CM . . . . Volume XVII Number 7. . . .October 15, 2010.
Beverly Hills Maasai.
Toronto, ON: Doubleday Canada, 2010.
248 pp., pbk., $14.95.
Grades 7-11 /Ages 12-16.
Review by Tanya Boudreau.
“I just don’t understand,” Olivia said. “If they want water, why don’t they just turn on the tap?”
I swerved the car slightly as I turned to face her.
“Don’t you remember anything I told you about my trip to Kenya?” I demanded.
“I remember things.”
“Do you remember that the Maasai all live in mud huts?”
“Of course. I’m not an idiot, you know.”
Sometimes I wasn’t sure about that.
“I just assumed,” Olivia said, “that the huts had running water.”
“They do have running water.”
She gave me a smug look.
“They have running water, if you consider that they have to run a mile or so to get it.”
They have killed lions and walked 300 miles in tire-tread sandals, but can three teenagers from Kenya win a marathon aimed at wealthy and more experienced runners? In this sequel to Alexandria of Africa (2008), reformed 16-year-old shoplifter Alexandria reunites with her new friend Nebala. But this time, the reunion comes as a surprise and happens at her family’s California mansion. Nabala arrives from Kenya with his shield and his two Maasai warrior friends, and Nebala’s mind is on one thing; winning the first annual Beverly Hills marathon. Having sold his cows for airfare, he is running for the prize money that will help him build a much needed well for his village. In this fast-paced book, cultures clash on the streets of downtown Beverly Hills and in Alexandria’s own backyard. Humorous at times, as Nebala and his friends encounter a pool, a convertible, yoga positions, sneakers, pet cats, and a divorced woman for the first time, Eric Walters’ latest young adult novel also brings awareness about Kenya’s culture and those who live with less. Tension builds as Alexandria figures out a way to register her friends for the marathon despite their lack of paperwork, acceptable currency, and a confrontation with a narrow-minded registration desk employee. The hurdles continue during the race. Placed at the very end of the line, Nebala, Samuel, and Koyati must pass thousands of faster runners to get to the front of the pack. But thanks to a new website devoted to Nebala’s cause (developed my Alexandria’s talented mom), the cheering crowd grows in number and focus as the tired but determined friends continue to pass the best runners and steal the spotlight. A crash during the end of the run completely turns around the outcome of the race, but with some help, Nebala is able to go home keeping his promises. Alexandria’s materialistic attitude and rude behavior is jarring and doesn’t change very much throughout the book, but her heart is in the right place.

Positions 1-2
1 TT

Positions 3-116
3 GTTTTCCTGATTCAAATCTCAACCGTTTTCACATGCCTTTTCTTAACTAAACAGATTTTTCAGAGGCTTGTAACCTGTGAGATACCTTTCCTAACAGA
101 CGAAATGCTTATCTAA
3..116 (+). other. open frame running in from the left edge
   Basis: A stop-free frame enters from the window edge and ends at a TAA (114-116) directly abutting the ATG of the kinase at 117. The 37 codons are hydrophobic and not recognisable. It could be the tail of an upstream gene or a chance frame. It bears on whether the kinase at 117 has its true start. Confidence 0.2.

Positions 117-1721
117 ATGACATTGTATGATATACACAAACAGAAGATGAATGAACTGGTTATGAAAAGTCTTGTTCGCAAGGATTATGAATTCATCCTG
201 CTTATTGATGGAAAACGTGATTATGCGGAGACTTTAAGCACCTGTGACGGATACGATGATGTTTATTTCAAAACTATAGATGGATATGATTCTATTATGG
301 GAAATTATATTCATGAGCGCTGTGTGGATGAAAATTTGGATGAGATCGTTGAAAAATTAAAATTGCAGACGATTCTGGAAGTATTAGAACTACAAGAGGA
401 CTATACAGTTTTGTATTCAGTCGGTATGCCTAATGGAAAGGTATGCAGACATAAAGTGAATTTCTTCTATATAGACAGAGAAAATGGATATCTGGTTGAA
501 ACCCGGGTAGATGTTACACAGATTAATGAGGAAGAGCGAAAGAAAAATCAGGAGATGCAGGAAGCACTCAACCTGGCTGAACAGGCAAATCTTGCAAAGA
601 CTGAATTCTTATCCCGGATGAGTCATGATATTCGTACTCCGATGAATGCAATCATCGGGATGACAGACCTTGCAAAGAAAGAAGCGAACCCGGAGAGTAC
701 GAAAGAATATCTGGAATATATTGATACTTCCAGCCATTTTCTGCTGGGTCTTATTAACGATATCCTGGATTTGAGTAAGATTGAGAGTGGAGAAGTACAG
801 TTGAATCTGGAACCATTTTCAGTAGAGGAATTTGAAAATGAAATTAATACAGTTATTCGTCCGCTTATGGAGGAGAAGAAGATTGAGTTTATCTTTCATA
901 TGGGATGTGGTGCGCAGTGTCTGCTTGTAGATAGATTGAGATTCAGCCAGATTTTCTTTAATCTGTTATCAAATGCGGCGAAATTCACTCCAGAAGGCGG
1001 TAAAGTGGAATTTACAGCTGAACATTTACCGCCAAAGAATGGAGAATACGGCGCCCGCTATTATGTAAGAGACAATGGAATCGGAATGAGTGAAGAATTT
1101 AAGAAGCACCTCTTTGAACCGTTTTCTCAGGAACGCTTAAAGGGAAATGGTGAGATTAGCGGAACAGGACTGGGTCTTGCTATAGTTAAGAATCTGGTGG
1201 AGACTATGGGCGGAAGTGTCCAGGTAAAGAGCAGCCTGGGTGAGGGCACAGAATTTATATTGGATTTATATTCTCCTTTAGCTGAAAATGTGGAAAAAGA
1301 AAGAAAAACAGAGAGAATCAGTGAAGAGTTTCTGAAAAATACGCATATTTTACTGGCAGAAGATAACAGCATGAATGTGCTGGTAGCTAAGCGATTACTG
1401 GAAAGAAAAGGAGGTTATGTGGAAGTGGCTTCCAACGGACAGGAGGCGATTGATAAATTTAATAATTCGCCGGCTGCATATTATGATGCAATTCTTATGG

Award-winning author Eric Walters has written many books for young adults including Wave, Wounded, and United We Stand. He lives in Ontario.
Tanya Boudreau is a librarian at the Cold Lake Public Library in Cold Lake, AB.
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Copyright © the Manitoba Library Association. Reproduction for personal use is permitted only if this copyright notice is maintained. Any other reproduction is prohibited without permission.
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